North Down survive scare to defeat Ballymena
Alistair Bushe (News Letter)
IF North Down go on to lift the Ulster Bank Challenge Cup later in the summer, they will doubtless reflect on Saturday’s hard-fought 35-run win over Ballymena at The Green with a sense of relief.
Even though they were without a professional, the reigning league champions were still overwhelming favourites to book a safe passage into the last eight against opponents still waiting for their first 50-over victory of the season.
However, this proved to be anything but a routine assignment, and when North Down were 127 for five batting first they were in danger of collapsing in a manner similar to the cup semi-final defeat by Civil Service North on this ground in 2011.
But even after the belligerence of Jonathan Terrett and the precocious talent of teenager Peter Eakin inspired Peter Shields’ side to recover to the relative security of 245 for nine, the stubborn visitors refused to roll over.
Indeed, a 104-run partnership for the third wicket between Kaushik Aphale, the Indian professional, and David Kennedy, led Ballymena to a commanding 115 for two in the 28th over.
In truth it was difficult to envisage a breakthrough on a benign pitch with even North Down’s most reliable bowler, the off-spinner Marty Moreland, having an off-day.
However, the run chase was always going to hinge on how Ballymena would react to losing one of their two best players. They have been unusually brittle in the middle order so far this season and when Kennedy fell, unwisely trying to cut the spin of Ryan Haire for 52, after having hit six fours and two sixes, North Down scented blood.
Andy Kirkpatrick’s stay was brief, although he was unfortunate to be given out lbw after a big stride forward.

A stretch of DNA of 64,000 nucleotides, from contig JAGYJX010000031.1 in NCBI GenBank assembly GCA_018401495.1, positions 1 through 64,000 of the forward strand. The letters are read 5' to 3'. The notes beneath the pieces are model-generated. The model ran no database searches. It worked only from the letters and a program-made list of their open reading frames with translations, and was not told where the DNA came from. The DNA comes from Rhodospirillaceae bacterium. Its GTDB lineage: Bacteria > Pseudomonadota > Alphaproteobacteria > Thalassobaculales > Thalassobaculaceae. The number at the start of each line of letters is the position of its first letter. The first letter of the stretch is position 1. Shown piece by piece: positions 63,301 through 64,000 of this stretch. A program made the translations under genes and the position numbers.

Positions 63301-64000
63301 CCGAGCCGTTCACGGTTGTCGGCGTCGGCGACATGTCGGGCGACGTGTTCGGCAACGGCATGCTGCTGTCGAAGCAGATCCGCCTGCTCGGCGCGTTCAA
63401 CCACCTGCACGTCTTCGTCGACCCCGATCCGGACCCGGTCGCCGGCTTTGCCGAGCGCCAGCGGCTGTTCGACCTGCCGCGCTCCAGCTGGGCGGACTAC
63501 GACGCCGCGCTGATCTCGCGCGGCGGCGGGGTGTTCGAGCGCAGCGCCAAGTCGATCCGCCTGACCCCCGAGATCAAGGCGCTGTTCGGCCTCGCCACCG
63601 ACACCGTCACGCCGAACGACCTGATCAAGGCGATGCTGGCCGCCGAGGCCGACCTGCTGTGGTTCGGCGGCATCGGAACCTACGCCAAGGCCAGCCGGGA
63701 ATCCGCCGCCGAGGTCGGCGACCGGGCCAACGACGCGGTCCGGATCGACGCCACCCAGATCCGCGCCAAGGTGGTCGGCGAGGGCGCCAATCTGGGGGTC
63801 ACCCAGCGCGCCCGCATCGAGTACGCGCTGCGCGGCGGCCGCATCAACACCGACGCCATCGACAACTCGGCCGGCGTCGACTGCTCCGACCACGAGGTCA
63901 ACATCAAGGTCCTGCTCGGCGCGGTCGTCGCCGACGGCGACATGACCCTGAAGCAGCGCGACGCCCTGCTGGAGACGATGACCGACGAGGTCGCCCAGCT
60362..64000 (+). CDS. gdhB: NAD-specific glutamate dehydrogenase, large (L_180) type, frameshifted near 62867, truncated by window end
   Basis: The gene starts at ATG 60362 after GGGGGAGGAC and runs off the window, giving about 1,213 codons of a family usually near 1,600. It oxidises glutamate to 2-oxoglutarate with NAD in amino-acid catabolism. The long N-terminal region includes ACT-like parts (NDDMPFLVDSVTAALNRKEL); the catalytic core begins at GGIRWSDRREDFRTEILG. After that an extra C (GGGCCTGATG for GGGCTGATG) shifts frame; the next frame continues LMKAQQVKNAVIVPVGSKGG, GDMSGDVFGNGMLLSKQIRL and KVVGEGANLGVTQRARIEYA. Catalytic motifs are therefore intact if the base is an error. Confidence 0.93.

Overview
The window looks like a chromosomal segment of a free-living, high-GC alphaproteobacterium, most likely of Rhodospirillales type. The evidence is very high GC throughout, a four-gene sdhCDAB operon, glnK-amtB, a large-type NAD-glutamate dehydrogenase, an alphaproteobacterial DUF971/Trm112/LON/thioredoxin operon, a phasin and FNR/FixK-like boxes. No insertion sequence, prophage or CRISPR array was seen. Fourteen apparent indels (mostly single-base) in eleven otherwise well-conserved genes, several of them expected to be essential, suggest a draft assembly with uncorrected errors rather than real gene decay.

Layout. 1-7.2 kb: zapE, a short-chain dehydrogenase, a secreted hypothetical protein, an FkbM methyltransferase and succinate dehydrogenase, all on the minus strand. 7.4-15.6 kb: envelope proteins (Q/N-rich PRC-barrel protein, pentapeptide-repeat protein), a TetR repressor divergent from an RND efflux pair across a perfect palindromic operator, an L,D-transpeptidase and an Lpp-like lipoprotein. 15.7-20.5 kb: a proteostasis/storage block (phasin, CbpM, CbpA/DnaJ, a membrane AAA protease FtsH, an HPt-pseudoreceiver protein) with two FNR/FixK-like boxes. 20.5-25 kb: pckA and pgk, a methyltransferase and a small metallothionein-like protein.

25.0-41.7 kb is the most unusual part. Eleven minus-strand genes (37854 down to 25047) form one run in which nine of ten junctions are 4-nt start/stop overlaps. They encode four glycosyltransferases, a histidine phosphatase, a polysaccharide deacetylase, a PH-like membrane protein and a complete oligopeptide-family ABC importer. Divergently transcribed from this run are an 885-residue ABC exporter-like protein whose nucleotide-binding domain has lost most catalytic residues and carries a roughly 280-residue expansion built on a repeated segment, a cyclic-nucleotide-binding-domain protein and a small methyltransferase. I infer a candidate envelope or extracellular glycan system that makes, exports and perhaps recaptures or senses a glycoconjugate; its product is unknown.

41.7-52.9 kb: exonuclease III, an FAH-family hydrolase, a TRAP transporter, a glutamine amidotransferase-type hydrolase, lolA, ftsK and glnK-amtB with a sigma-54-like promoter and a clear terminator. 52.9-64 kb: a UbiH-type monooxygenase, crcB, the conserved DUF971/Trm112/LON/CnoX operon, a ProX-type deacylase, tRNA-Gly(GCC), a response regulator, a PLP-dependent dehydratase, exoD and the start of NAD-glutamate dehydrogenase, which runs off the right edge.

Gareth Fisher departing shortly afterwards, lbw after barely moving his feet and after a comical mix-up involving Aphale and William Montgomery, the latter was run out and Ballymena were suddenly, and inexplicably, 146 for six.
Aphale was fast running out of partners and perhaps that explained a rather injudicious reverse sweep off Haire (3-46). North Down appealed vehemently for a catch behind and fully 10 seconds later Noel McCarey, the umpire, belatedly responded with a raised finger.
With their professional gone for 61, the game was up for Ballymena, although a last-wicket stand between Robert Kennedy (23 no) and captain Simon McDowell (30) at least demonstrated that they had not waved the white flag.
North Down were brilliant in the field, the youngsters bringing an energy and dynamism obviously lacking in their ageing opponents, but shorn of Ian Moran and Taimur Khan, their bowling won’t have the penetration of a year ago.
The batting still looks full of runs. Steve Lazars (3-29) confused their middle order, but few teams in this division bat deep enough to make 245 for nine from the perils of 128 for five.
First it was the old guard of Terrett and the captain Shields (32) who stabilised things with an 80-run stand in just 13 overs. Terrett was initially circumspect, scoring just four from his first 23 balls faced, but an over of long-hops from Robert McKinley got him into his stride before he twice sent deliveries from the left-arm seamer Matthew Purse crashing onto the pavilion roof.
Purse conceded 35 from his three overs as North Down pummelled 94 from the last 10 with Terrett hitting 57 from just 54 balls. But even after the left-hander fell there was a sting in the tail as Eakin, just 16-years-old, smashed a fearless unbeaten 20 from only 12 balls, including two sixes over wide long-on in the last over from McDowell.
Waringstown, the cup holders, had a much easier passage into the last eight as Carrickfergus were beaten by seven wickets at The Lawn. Jamie Holmes struck 61 and former captain Ryan Eagleson an unbeaten 37 but Carrick lost their last five wickets for just 20 runs as Kyle McCallan took three for six.
A total of 139 was at least 100 short of par and James Hall, the Waringstown opener, continued his superb start to the season, hitting an unbeaten 79 from only 81 balls, with eight fours and two sixes, as the villagers romped home in 28.2 overs.